This week we asked Entropy contributors to tell us about their favorite meals and the chefs who make them.
Tatsu Ramen in LA. Their spicy pork belly Tonkatsu ramen. Big bowl of spicy pork broth, a soft-boiled egg, fresh homemade noodles, a fatty slice of pork belly, scallions and some other stuff. So good.
Korean BBQ. Multiple sources. At home or out. Always with friends.
This is such a hard question to answer, but I’m just going to go with what my gut is telling me right now (and I’m very hungry, and it’s super gloomy outside): a huge plate of cooked spaghetti smothered in butter and parmesan.
Too many to count, but chocolate chip pancakes. Lots of chocolate. Preferably a flavored syrup like blueberry or boysenberry (reminds me of my grandparents). The diabetes is worth it. Eggs and Sausage are a good side dish to it.
This post is making me hungry!! I have to say that I was sick over the weekend– much better now– and I missed my mother’s Korean version of congee. It made everything better. Made with mild fish stock, toasted rice before adding to broth, slices of onion, the proportion of stock to rice– and how she stirred it and took it off the heat just at the perfect time. Countless times she made it for me. I had to make it for myself this morning and it’s never the same.
Probably runny eggs on toast, made by me, preferably with some avocado and lots of black pepper. I could eat it every day.
Dennis James Sweeney
Lasagna, made by my mom. Part of the mystique is that these days I can’t or don’t eat most of what’s in it: noodles, ground beef, tons of sour cream and cheese. The other part I love is that it’s this brick of food. It’s all there, in every bite. No beating around the bush. Every good thing, concentrated. Some day I will lose my mind and eat a whole casserole dish of it. But for now it’s the holy grail.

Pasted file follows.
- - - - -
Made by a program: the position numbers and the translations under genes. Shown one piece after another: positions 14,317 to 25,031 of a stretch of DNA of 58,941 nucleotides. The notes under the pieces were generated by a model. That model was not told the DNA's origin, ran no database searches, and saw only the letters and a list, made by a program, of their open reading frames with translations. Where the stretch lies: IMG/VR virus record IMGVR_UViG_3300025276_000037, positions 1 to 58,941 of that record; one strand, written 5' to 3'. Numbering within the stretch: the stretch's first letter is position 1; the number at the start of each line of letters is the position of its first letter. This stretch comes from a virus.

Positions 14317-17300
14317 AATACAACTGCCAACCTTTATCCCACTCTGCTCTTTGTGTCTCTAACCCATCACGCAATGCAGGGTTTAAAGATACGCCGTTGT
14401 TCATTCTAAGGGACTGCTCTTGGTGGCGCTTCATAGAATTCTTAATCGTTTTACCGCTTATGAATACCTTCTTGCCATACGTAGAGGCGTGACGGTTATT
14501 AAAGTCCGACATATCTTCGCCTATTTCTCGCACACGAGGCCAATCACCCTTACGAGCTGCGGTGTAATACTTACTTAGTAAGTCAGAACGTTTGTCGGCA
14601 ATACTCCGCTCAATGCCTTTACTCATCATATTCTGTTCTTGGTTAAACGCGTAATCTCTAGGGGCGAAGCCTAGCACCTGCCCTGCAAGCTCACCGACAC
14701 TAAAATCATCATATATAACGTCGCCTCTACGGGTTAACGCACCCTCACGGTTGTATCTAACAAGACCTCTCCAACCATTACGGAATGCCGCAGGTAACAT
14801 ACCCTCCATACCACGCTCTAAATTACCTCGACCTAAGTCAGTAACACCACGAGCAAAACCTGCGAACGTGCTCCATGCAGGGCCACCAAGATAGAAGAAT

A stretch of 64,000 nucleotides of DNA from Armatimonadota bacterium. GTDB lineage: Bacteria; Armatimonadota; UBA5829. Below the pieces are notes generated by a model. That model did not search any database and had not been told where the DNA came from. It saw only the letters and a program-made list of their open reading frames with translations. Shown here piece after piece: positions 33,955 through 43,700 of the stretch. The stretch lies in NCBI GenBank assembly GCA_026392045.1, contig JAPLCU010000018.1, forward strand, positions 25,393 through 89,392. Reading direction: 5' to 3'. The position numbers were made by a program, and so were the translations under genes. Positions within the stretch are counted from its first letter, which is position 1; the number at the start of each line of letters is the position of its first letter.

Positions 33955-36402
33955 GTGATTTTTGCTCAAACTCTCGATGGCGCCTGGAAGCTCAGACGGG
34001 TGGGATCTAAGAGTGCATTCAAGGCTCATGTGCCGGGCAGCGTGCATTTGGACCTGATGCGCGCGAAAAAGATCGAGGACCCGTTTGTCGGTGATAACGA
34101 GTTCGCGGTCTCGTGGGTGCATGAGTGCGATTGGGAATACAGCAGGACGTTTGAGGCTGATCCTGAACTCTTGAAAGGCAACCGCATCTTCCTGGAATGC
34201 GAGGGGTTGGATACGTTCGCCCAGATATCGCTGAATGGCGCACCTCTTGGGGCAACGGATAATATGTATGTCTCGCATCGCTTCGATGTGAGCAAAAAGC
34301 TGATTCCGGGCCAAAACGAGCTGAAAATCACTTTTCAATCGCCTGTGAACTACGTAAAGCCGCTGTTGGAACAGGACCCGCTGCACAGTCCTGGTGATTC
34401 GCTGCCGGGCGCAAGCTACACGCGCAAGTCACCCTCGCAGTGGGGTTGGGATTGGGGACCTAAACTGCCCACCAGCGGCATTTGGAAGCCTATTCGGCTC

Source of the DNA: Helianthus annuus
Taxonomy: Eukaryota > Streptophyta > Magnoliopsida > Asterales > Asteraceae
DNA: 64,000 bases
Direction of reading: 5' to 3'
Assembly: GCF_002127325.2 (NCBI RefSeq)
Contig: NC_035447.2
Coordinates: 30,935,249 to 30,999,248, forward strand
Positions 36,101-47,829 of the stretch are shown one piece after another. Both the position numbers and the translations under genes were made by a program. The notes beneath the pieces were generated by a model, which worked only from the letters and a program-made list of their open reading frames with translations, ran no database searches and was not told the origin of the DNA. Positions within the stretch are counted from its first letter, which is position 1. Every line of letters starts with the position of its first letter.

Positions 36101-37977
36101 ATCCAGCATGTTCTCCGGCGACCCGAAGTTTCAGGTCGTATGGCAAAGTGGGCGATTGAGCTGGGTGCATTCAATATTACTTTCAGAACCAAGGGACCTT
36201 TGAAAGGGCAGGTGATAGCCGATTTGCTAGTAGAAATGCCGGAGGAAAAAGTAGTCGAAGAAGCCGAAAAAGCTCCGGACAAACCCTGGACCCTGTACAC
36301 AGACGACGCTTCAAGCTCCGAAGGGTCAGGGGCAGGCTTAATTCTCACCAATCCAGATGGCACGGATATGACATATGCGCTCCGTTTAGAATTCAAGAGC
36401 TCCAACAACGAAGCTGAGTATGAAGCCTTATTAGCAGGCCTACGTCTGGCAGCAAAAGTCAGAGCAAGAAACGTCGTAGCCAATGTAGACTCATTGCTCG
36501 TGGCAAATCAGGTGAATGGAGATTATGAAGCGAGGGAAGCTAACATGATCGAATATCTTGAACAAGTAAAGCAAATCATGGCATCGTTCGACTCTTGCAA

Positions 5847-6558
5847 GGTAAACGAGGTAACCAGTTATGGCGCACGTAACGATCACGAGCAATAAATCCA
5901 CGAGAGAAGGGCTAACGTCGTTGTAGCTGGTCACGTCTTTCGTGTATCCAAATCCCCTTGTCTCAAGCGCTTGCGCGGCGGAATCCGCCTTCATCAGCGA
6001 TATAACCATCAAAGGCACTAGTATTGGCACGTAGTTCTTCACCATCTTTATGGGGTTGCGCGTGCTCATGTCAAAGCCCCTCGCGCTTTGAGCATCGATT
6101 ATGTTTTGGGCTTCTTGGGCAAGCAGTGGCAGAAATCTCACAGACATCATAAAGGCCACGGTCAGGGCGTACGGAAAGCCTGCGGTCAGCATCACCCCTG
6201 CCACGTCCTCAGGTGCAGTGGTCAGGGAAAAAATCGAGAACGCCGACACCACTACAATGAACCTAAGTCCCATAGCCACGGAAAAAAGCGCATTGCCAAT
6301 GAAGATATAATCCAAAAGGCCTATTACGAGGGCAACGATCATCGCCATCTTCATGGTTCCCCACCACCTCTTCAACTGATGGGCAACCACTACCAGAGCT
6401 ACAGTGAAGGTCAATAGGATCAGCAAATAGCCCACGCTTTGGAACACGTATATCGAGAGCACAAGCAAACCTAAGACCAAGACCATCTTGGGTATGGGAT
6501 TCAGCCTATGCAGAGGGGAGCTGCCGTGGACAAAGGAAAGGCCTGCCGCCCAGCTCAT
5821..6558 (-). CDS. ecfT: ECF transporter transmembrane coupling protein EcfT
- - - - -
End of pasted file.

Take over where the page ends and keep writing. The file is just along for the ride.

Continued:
There’s no question what my last meal would be if I had a choice, because no matter where I travel or what I experience, it never changes: tacos, tamales, and cheese enchiladas with chili con carne from Larry’s Original Mexican Restaurant in Richmond, Texas. My family started driving down there from Houston when I was three years old, and it’s just the perfect version of old-school Tex-Mex for me. Simple, traditional, classic, and tastes like nothing I’ve had anywhere else. I have a picture of their 60’s neon sign on my mantle at home.
Hot bibimbap on a cold night or lox and eggs on an early morning on a day off with a bagel and cream cheese and a big giant iced coffee.
The all time best was my grandmother’s meatballs. She made them from three meats with fresh oregano, parmesan and raisins. She only served them with warm pasta sauce to add to the flavor. The sweet and salty and rich hug of tomato was heaven. Her neighbors at her funeral spoke of her big heart and food as a language when there were no words.
Comfort food: Thai Cobb (get it?) at Fred 62: Spinach, Napa cabbage, egg, sum tum, chicken, bacon, tomato, peanuts, and Thai Cobb dressing which is a kind of spicy ranch dressing though I suspect they’d be insulted by that description.
Porridge oats cooked in full-fat milk, topped with homemade muesli, a rainbow of fresh berries, and christened with a delicate drizzling of honey. With it, a side of London’s finest black pudding warmed to a crisp in the oven on a cast iron dish. Made by a boisterous chef tucked away in a quaint English cafe, it is he who has seeded novel three.
Not really a meal but favorite “dish” right now are peanut butter shakes (sometimes with sweet potato fries) from a local place in Milwaukee called The Ruckus. It’s an offshoot of a local, mega-successful coffee chain here and is mostly diner food, but oh man are peanut butter shakes good, and The Ruckus makes the best. Fortunately for me it’s a four-mile walk one way or else I’d have gained 50 lbs. by now.
My grandma’s gnocchi bolognese or baked ziti. She’s 93 and doesn’t cook anymore, but she still jars her own tomato sauce every summer. Whenever I planned to go home, she’d call and ask, “What do you want me to make for you?” And a giant tray of baked ziti would be waiting for me. Like others have said, every time I try to cook one of her meals—chicken soup, meatballs, lasagna, baked ziti, it’s never, ever as good.